During a heatwave, it’s important to meet this minimum — and then some. You can also opt for beverages made with cooling herbs to help take the heat down.
Dress for the climate
Dress for the weather with light, breathable clothes, plus sun protection, like hats, scarves, and sunglasses. Bonus points if the hat is wide-brimmed!
O’Grady Winston recommends light colors and loose-fitting clothes. You can also look for clothes with an ultraviolet protective factor (UPF) to prevent UV rays from reaching your skin.
Eat light meals
Another tip to stay cool is to choose meals on the light side, such as salads or sushi. Cooler foods are a good idea too. Think: chicken salad vs. a roast.
Food intake and digestion
O’Grady Winston says that opting for lighter fare helps you avoid increasing heat through the metabolic processing.
“Eat small amounts, and eat every few hours with protein in each meal or snack,” she adds.
Take cold showers
One age-old and effective way to keep the body cool is to use cold water.
Take a cold shower or bath, or try one of these methods recommended by the
Check in on others
When the thermometer climbs, remember to check in on your family and community, especially those who are primarily alone (like older adults or those who are sick).
“Make sure family, friends, and neighbors understand heat waves and the signs and symptoms of heat-related illnesses,” O’Grady Winston says.
According to the
- heavy sweating
- high body temperature (at least 103°F or 39.4°C)
- cold, clammy, or dry skin
- pale or red appearance (on white skin)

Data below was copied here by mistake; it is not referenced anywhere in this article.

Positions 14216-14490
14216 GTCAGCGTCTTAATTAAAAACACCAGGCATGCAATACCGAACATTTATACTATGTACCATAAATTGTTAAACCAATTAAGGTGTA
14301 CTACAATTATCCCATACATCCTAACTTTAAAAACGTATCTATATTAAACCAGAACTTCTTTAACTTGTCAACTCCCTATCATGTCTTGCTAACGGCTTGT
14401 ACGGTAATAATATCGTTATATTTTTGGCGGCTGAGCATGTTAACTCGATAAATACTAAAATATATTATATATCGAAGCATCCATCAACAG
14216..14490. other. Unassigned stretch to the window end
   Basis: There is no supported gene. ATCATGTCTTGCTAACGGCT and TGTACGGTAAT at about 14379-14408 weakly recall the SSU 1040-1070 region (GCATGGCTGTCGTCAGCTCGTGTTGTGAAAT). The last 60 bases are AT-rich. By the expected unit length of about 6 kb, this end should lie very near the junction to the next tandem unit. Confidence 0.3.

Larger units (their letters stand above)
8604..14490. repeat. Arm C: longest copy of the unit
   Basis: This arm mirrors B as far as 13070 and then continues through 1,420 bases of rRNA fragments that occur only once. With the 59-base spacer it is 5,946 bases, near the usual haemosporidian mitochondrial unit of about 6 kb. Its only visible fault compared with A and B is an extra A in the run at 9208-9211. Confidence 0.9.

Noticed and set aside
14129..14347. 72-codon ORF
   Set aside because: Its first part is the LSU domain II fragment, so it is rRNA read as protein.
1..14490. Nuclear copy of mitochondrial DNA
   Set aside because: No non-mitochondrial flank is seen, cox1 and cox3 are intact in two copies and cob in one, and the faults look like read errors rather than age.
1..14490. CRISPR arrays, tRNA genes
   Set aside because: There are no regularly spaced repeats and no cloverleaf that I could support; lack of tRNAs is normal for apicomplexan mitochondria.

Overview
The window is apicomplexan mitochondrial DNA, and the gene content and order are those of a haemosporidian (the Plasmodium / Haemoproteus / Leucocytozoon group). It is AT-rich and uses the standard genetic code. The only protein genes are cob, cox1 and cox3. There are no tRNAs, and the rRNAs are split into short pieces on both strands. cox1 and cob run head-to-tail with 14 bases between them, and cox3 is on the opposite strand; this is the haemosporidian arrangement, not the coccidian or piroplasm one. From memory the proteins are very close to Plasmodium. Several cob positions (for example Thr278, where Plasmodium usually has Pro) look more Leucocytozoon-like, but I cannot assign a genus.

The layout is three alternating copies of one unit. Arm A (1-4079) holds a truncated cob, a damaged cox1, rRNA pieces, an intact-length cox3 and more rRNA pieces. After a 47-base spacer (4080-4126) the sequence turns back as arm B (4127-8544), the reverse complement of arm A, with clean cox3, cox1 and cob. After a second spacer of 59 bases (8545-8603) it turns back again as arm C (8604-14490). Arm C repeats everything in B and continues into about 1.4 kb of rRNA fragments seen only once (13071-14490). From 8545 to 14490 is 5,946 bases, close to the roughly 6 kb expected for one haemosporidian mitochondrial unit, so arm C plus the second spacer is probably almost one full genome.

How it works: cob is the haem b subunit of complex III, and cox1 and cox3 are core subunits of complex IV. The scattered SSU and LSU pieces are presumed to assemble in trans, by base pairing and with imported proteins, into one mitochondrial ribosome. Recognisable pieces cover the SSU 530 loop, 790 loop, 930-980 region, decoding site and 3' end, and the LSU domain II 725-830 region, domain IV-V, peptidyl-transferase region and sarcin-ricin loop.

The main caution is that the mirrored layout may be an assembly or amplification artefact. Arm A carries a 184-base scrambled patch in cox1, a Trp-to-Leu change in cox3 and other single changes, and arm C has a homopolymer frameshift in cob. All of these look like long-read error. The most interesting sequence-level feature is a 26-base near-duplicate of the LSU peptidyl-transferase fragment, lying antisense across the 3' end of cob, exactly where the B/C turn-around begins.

- fast, weak pulse
- nausea or vomiting
- tiredness or weakness
- fainting or passing out
Despite images of playing summer sports or lounging poolside, heat waves don’t make for much fun outside.
There are plenty of activities you can still enjoy in summer while staying out of the heat, like:
- playing board games or doing a jigsaw
- hosting a movie marathon
- swimming at an indoor pool
- seeing the latest movie
- going on a shopping trip
- exploring a museum or art gallery
- heading to the bowling alley or arcade
- hiding out with a book at your local café or ice cream shop
Heat waves can be a serious health threat, but you can avoid the risk with a few tweaks to your summer plans.
Take the party indoors, either at home or in a public space with air-conditioning, and drink plenty of water. Avoid strenuous activity and opt for sun protection with sunscreen, UPF clothing, and shade.
Remember to check in on loved ones who may need extra support, especially older adults or people who are sick.
By following these safety tips, you can still enjoy your summer while staying safe.
Marnie Vinall is a freelance writer living in Melbourne, Australia. She’s written extensively for a range of publications, covering everything from politics and mental health to nostalgic sandwiches and the state of her own vagina. You can reach Marnie via Twitter, Instagram, or her website.